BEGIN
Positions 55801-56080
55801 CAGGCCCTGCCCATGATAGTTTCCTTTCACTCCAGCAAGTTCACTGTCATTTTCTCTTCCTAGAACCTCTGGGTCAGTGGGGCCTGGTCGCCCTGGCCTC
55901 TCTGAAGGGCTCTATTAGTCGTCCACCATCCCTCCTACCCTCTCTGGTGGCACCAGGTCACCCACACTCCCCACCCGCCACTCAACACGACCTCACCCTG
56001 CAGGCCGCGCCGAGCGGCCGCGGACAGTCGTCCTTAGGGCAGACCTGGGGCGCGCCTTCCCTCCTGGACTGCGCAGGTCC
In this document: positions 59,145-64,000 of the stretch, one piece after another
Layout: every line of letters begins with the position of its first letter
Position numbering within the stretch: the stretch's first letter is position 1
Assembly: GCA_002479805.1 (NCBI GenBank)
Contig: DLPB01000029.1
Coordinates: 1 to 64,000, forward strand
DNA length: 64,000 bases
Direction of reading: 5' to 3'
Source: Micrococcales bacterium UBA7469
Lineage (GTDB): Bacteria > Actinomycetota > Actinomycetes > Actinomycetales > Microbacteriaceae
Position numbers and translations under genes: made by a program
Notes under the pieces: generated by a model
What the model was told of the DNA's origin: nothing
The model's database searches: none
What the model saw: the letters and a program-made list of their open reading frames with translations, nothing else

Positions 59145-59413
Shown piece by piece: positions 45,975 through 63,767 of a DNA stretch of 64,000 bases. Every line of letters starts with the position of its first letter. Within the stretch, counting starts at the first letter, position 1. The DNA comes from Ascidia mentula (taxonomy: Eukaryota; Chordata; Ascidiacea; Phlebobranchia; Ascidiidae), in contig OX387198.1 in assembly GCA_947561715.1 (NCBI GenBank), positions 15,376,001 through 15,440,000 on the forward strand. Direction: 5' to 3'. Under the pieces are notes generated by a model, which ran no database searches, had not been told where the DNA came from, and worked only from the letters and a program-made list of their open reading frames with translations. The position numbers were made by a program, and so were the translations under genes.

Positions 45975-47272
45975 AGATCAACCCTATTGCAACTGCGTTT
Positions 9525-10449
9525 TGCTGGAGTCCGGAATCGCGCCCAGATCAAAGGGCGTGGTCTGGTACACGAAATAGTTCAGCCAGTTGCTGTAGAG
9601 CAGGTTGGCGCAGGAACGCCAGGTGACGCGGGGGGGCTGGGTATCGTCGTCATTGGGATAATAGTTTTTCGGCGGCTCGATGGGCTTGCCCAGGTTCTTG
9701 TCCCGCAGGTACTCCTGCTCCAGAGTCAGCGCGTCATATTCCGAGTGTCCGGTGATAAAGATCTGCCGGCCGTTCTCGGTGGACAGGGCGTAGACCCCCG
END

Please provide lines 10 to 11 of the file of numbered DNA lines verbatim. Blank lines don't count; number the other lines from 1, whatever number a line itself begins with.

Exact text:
Coordinates: 1 to 64,000, forward strand
DNA length: 64,000 bases